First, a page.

Communities caught in middle of tax tug-of-war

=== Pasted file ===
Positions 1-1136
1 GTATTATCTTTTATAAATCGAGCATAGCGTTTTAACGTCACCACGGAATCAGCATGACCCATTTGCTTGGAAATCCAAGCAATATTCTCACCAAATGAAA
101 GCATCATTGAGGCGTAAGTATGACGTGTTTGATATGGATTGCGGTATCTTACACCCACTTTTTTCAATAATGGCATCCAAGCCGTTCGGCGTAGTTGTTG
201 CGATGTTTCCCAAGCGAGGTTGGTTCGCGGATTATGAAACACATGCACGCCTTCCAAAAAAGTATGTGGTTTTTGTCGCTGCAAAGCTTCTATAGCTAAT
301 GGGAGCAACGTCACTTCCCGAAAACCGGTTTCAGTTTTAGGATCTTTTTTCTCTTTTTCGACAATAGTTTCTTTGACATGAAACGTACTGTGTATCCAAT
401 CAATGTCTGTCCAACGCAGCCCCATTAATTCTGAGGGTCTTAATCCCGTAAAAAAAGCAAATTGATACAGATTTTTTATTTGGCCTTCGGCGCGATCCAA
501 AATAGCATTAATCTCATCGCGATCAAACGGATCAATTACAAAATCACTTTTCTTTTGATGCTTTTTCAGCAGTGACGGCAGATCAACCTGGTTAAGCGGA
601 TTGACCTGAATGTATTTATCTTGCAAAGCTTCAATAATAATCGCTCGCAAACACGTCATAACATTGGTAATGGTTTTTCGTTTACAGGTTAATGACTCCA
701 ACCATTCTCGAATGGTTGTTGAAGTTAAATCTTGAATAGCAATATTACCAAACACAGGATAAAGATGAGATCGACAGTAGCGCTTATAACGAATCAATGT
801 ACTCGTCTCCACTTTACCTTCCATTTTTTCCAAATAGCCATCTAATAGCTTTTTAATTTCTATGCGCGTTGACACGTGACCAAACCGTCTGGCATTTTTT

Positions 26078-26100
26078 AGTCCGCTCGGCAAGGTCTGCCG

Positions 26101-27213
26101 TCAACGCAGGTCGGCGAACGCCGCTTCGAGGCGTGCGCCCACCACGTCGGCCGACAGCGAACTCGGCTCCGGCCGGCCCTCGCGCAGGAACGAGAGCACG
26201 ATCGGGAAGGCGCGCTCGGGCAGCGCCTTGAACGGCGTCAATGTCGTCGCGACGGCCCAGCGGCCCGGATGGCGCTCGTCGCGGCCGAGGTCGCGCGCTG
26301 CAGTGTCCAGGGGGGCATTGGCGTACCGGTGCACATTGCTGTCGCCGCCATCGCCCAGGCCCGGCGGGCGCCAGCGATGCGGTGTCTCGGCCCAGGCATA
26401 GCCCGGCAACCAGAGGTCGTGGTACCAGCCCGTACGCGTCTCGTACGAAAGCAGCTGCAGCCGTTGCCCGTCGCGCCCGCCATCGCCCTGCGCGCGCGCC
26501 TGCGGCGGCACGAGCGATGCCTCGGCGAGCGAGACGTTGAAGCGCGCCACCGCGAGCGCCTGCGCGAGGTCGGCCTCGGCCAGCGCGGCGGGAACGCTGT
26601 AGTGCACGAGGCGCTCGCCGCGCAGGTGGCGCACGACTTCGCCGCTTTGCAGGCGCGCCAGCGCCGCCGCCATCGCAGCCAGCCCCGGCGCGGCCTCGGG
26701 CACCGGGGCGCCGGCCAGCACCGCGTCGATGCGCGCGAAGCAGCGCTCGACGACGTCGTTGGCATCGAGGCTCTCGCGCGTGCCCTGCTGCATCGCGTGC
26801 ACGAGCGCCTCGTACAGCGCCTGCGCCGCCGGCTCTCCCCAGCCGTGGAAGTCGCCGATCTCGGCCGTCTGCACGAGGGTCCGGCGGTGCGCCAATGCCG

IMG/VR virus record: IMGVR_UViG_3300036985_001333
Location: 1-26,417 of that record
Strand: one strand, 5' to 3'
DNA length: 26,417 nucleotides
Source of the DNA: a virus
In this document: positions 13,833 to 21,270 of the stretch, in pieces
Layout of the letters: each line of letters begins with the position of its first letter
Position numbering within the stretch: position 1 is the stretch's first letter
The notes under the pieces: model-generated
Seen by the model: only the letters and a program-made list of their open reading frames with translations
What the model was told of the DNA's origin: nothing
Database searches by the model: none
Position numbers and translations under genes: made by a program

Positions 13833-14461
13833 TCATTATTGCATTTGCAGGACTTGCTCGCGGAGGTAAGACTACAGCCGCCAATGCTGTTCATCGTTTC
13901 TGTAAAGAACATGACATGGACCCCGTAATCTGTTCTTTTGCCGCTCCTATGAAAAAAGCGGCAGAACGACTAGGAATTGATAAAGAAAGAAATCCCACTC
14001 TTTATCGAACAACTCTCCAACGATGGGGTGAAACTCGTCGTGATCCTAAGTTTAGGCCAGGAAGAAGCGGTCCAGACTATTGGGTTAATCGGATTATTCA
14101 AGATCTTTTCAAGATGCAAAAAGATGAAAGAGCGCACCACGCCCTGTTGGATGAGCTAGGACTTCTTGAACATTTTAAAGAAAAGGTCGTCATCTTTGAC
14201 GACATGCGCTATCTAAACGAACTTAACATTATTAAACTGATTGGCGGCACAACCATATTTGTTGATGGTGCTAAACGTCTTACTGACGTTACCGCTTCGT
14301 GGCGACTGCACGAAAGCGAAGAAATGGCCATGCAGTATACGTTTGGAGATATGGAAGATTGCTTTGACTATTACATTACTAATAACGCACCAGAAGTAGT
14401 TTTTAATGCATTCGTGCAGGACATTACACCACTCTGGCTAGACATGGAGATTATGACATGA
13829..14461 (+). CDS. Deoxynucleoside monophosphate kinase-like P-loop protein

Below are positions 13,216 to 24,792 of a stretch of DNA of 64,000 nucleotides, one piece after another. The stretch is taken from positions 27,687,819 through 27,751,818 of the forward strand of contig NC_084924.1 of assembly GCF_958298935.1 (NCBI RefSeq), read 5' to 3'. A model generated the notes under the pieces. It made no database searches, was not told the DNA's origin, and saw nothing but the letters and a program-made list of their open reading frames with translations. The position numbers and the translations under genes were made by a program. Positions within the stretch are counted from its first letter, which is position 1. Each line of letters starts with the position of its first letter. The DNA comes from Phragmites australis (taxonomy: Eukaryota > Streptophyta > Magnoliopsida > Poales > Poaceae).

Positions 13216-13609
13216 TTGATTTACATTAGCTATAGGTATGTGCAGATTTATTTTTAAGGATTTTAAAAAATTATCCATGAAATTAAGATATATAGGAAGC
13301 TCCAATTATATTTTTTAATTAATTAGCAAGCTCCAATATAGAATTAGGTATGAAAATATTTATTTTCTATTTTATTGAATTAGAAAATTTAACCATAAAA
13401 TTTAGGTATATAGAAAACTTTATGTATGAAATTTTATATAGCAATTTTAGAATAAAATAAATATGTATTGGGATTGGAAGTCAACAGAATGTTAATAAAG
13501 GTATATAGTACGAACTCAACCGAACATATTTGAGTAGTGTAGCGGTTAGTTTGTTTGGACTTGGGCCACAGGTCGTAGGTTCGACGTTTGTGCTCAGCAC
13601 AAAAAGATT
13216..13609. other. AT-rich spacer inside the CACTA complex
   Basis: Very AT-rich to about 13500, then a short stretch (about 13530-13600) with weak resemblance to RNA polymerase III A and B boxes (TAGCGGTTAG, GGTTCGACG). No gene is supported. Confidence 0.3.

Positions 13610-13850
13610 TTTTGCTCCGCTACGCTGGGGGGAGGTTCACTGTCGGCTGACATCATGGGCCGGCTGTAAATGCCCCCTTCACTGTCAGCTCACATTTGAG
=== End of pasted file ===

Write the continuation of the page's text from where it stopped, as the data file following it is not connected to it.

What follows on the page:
By JAN LARSON McLAUGHLIN BG Independent News   As Ohio Gov. John Kasich boasts about digging the state out of a deficit and cutting taxes, local government officials see little to brag about. To them, the state’s strategy was not tax cuts, but “tax shifts,” putting the burden onto municipal, township and county governments. The changes in tax revenue have affected every community in Wood County. On the larger side, Bowling Green has lost $964,764 in annual income, and Perrysburg has lost even more at $1,154,451. On the smaller side, Pemberville lost $43,924 a year, Weston lost $41,335, and Haskins lost $5,368, according to the Ohio Department of Taxation. “This is putting the pressure on communities to raise those taxes,” said Kent Scarrett, director of communications for the Ohio Municipal League. “The state says we are cutting taxes left and right,” Scarrett said. “The fact is, that burden is put on local communities.” The three changes made by the state are: Elimination of Ohio estate tax, which is also called the “death tax.” Eighty percent of this money had gone to local communities. Bowling Green lost an estimated $382,848 a year. Big cuts in the state’s Local Government Fund, which made up sizeable portions of county, municipal and township budgets. The LGF was created during the Depression when the sales tax was enacted to share money with grassroots government. Bowling Green lost $563,480 a year. Elimination of local property taxes on business machinery and inventory, also called the CAT tax. The state had a planned phase out of the tax over a period of time, but hastened the cuts. Bowling Green lost $18,436 a year. Those cuts have some communities struggling to keep vital services, such as fire stations open, and are considering more reductions in city services, Scarrett said. “That’s the disconnect that’s going on,” he said. “You’re just shifting the burden.” Across the state, communities are trying four main strategies to handle the funding cuts, according to Scarrett. The first is natural attrition, “especially in safety areas like police and fire,” he said. “A lot of communities aren’t filling those positions.” Next is increasing fees and service charges, for such items as trash pickup, utilities or permits. More communities are also looking at reducing or eliminating tax credits for residents who work outside…